Rain. It's not often we have the pleasure of being blessed with water falling from the sky. The kids ran outside on the front porch and were enchanted. Although it did not last long, it was a welcome event. I'm sure people in other parts of the world - like Ireland, Germany, and England - would see rain as anything but special. It's quite ordinary in those parts of the world.
An hour and a half earlier, the sun shone bright and hot. I drove to the old place and took the pedal-less bike and Kettcar for the kids to enjoy. One minute was the time frame of excitement for Sage, as he preferred to be indoors building his 300-piece puzzle. Entertaining him is easy. Give him a puzzle or a Lego kit to build and he is happy for hours. Cinnamon did not care to be outside alone and came in after ten minutes. With her sister away in Germany, Cinnamon relies more on her brother for company albeit no reenacting scenes from "Frozen" with him as she does with Saffron.
It's interesting to see how Saffron has embraced technology at the young age of 8. She writes me emails and logs onto her computer to call me on Skype before her 20:30 bedtime. She must have had her iPhone (an older one of mine) in bed with her tonight as I received an email from her at 03:27 her time in Berlin:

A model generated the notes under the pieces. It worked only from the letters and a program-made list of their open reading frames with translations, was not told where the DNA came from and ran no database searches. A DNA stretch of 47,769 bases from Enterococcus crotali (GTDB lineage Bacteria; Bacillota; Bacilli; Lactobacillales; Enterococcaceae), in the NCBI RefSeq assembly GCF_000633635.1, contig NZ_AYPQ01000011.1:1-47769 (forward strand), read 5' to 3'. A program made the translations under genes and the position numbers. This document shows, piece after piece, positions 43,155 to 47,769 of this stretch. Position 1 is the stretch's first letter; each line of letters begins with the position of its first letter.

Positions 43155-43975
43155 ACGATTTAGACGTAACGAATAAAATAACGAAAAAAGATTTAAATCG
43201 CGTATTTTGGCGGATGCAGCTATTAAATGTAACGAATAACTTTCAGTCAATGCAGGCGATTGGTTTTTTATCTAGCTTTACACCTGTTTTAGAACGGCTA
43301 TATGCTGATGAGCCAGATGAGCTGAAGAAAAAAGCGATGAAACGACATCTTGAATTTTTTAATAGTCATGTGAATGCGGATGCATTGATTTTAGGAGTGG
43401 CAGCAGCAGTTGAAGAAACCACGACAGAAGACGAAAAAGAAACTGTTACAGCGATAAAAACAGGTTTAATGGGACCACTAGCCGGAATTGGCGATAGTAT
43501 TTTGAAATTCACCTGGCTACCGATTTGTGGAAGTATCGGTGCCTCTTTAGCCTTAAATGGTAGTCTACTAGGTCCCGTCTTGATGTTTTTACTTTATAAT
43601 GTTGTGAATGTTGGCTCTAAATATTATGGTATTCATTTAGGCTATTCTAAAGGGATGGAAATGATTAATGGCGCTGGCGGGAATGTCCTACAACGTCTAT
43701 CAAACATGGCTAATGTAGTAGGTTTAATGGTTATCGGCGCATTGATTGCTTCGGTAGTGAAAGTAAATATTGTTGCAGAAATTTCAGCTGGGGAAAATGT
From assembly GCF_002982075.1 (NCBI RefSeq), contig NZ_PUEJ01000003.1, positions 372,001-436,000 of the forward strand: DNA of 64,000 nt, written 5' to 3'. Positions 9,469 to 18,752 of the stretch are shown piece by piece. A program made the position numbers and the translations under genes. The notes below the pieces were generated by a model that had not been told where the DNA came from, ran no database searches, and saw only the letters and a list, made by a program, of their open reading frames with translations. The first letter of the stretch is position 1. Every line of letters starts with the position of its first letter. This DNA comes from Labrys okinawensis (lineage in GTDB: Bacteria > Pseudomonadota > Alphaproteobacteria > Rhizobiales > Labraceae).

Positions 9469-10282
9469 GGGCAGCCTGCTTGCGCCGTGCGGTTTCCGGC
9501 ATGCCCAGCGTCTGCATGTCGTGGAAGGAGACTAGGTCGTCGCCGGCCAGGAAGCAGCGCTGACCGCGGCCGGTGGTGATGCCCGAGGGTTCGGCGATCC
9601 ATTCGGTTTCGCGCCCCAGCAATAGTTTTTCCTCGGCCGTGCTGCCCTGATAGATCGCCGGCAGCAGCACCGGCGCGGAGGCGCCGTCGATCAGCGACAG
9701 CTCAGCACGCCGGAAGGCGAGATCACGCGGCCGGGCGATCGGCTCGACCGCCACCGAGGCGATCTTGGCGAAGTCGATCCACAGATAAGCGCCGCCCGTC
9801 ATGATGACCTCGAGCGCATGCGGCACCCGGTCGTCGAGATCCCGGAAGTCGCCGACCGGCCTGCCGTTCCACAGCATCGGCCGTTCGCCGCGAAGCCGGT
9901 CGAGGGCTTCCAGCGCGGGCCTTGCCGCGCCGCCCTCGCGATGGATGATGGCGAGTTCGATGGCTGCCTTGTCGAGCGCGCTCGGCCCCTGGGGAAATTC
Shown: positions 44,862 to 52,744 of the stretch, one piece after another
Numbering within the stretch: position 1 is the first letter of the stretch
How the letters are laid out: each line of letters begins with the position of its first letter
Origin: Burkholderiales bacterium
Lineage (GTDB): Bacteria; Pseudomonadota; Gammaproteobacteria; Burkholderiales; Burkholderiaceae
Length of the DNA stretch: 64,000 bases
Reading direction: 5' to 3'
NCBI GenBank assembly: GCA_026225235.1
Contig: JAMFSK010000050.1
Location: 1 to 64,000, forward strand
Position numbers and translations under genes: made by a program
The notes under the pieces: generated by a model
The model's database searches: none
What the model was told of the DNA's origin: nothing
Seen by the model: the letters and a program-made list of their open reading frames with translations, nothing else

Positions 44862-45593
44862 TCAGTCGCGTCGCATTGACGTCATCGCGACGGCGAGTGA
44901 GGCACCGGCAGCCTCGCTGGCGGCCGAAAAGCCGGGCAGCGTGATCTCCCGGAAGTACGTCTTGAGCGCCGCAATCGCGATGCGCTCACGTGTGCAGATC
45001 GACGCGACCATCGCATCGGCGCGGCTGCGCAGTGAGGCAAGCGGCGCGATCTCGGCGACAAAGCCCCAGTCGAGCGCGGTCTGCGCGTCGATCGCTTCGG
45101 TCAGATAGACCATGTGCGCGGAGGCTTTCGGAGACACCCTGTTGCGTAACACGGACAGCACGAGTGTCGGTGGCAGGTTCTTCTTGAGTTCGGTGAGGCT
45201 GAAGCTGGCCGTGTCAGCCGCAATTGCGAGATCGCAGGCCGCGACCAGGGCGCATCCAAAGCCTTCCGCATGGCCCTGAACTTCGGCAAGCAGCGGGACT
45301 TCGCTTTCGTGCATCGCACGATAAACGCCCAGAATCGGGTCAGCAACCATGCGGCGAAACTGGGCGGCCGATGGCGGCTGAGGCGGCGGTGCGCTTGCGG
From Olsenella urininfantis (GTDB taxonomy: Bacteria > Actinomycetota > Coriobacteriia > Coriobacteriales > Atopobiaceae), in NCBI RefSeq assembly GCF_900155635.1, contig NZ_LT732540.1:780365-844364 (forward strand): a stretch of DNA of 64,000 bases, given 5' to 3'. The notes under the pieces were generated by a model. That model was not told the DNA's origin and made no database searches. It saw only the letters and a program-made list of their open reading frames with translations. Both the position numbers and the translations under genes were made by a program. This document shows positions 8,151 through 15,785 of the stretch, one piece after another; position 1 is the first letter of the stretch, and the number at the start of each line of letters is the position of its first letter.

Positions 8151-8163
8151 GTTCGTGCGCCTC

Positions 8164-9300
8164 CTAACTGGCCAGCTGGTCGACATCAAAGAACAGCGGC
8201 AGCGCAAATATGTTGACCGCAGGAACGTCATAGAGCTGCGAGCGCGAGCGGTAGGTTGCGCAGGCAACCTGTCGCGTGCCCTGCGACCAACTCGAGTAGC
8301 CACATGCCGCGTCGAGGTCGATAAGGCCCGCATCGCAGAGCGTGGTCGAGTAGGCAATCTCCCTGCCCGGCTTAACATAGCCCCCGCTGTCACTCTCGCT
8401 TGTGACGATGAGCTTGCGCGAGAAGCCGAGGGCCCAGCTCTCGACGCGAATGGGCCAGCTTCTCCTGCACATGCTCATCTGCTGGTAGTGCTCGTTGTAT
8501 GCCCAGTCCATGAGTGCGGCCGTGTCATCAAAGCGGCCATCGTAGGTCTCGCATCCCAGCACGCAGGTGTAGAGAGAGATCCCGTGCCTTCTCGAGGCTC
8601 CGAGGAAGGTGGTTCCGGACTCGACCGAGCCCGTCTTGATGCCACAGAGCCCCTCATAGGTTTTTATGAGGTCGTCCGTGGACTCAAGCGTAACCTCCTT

I love you can you call me toumoero
Love saffron send back
I understand that she meant "tomorrow". And tomorrow she will be able to see her siblings via Skype. She is immersed in German classes and afternoon programs - getting all the attention for herself from Oma. I hope her speaking solely German does not affect her returning to class in the US in February and forgetting English.
A semester abroad with Oma is an experience of a lifetime for most children - even most adults - but is an important lesson to be able to adapt to your surroundings. Every place is a new experience as you are transported from your comfort zone to a world that makes you wonder. A world with endless possibilities.